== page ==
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Author Topic: offer o r not .......  (Read 1329 times)

dgatl

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Re: offer o r not .......
« Reply #10 on: November 27, 2004, 11:07:47 PM »
  Allan wrote a letter to Bob asking "Will you sell me your
Rolls-Royce? Please
reply indicating your lowest price. "  Bob replied in a short note
"Lowest price for my
Rolls $24,000.00. " Allan immediately replied "I agree to buy your
Rolls for
$24,000.00."
Do you think Bob should be obliged to sell his Rolls to Allan? Would it
make a difference to you if Bob's letter had read "Lowest price
acceptable for my Rolls would be $24,000.00" or had read "I am prepared to
sell you my Rolls for $24,000.00?"


No, there are two questions here.  1) Will you sell. 2) Lowest price.  A price quotation by itself is genereally not an offer.

No indication of intent to be bound.

Check Owen v Tunison and Harvey v Facey

joshdelight

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Re: offer o r not .......
« Reply #11 on: December 01, 2004, 01:07:32 PM »
You can be a contrarian, but are you certain you're not confusing Bob and Allen in the response.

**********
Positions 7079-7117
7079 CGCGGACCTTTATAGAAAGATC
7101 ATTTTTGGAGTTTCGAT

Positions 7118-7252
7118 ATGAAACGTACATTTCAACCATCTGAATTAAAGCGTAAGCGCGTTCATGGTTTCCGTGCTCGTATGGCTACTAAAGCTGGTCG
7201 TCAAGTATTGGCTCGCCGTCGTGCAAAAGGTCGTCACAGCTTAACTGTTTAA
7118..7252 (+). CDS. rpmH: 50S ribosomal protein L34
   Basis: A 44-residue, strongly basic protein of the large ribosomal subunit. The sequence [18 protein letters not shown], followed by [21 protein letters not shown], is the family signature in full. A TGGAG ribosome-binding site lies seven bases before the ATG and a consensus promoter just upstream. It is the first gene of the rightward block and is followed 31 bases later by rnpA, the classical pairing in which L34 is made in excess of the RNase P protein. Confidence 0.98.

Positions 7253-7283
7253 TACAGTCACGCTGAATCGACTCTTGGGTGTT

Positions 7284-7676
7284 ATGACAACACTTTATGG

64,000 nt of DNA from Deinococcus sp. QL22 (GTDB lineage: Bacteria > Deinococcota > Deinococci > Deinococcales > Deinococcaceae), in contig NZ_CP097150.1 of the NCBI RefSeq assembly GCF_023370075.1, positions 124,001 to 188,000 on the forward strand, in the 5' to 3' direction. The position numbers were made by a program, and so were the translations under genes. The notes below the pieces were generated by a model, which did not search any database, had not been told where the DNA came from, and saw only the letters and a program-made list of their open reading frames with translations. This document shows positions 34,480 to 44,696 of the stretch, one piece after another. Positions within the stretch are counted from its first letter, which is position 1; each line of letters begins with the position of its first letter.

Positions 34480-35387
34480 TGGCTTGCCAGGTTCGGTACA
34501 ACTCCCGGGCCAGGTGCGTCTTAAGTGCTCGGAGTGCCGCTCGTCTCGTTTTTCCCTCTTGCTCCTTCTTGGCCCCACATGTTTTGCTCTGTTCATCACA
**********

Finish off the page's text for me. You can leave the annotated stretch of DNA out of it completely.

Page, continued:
For example, you wrote
Bob's first note was not an offer because it did not create a power of acceptance in Allan. Bob did not indicate anything other than an interest to commence negotiations, as he asked for a quote, which indicates that he could reject Allan's price.

Which appears to correspond to the following in the original hypo
Allan wrote a letter to Bob asking "Will you sell me your
Rolls-Royce? Please
reply indicating your lowest price. "
I transposed Allan and Bob... 48 hours of no sleep will do that to a guy. My colleagues, however, better expressed my point (without my error)--Allan's first message merely expressed his interest in commencing negotiations with Bob over the purchase of the Rolls, and was therefore not an offer.
Wouldn't it be grand if our Department of Defense was not offensive?